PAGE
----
Remaking banking customer experience in response to coronavirus

McKinsey 07 Apr 2020 12:00

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The last time there was a global crisis, banks were widely perceived to be a big part of the problem. This time around, banks are central to the solution.

Banks can play an immediate role in slowing the spread of COVID-19 by helping customers make better use of existing digital and remote channels. And banks can help limit the impact of the likely downturn by building new experiences to help their customers manage debt, adjust budgets, and make full use of new government programs.

In normal times, customer experience in banking is about making customers happy—with the result that they are more loyal, use products more, and cost less to serve. In the context of COVID-19, superior customer experience means clarity and transparency, support for digital tools with which many customers are still unfamiliar, and new products and services for customers in distress.

A first-cut action plan

In response to the crisis, most banks need to meaningfully reset their customer agenda to meet urgent needs—and to do so for the uncertain period likely to continue for some time.

In normal times, many customers struggle with the transition to digital. For instance, in the United States, while the most satisfied customers use digital multiple times per week, the second most satisfied customers do not use digital at all. The least satisfied banking customers are those who use digital tools infrequently, less than once per month. This is because customers go through a learning curve as they adopt digital tools, and most banks under-support their customers in the adoption journey. In the current environment, banks should redouble their efforts to smooth customers’ transition to digital.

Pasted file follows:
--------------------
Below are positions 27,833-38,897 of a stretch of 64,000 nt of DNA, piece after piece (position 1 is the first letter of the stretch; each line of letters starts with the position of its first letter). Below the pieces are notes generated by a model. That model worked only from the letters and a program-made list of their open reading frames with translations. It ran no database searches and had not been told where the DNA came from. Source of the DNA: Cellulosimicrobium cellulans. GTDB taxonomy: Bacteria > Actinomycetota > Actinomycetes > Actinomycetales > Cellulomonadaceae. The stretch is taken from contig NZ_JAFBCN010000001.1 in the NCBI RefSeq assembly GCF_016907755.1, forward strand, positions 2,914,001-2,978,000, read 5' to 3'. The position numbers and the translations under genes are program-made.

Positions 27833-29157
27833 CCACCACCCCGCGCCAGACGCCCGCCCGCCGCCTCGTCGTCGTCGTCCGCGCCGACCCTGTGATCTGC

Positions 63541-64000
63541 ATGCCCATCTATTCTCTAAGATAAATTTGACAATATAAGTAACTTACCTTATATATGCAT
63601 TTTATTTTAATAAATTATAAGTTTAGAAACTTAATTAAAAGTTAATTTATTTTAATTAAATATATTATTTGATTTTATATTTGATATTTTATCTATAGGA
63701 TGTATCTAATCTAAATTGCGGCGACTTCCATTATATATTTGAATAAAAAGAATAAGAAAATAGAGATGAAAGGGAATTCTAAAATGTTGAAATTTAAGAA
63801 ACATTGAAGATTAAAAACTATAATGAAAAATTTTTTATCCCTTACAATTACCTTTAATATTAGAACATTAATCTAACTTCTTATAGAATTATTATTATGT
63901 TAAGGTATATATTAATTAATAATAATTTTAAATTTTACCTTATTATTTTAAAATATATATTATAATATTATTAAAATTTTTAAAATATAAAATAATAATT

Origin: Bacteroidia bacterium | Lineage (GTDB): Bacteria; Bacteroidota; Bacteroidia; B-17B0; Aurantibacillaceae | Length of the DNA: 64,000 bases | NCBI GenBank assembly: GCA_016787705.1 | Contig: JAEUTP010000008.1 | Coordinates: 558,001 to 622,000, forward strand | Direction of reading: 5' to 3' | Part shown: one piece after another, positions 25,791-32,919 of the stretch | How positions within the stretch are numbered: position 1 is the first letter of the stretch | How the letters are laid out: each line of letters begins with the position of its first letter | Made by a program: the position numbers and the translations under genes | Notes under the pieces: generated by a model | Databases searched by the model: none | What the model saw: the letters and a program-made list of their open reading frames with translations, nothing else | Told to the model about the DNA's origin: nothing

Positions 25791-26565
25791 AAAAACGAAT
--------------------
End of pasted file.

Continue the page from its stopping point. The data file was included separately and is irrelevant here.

2. Introduce new experiences for distressed customers

The key design principles for serving distressed customers are awareness, simplicity, transparency, clear expectations, and frequent status updates.

Employee experience shapes customer experience. That is even more true in a crisis.

In the near term, banks will need tremendous effort from their employees to navigate the crisis, they must engage with customers empathetically, and they should adjust operations. In this context, banks need to make a credible commitment to their employees and acknowledge the contributions they are making, using both words and policy (for instance, flexible sick leave and compensation).

Delivering on customer experience will be an integral part of how banks reassert their positive role in society during the coronavirus crisis. By addressing new customer needs and concerns while improving their own efficiency and effectiveness, banks will be a stabilizing force in a very uncertain environment.

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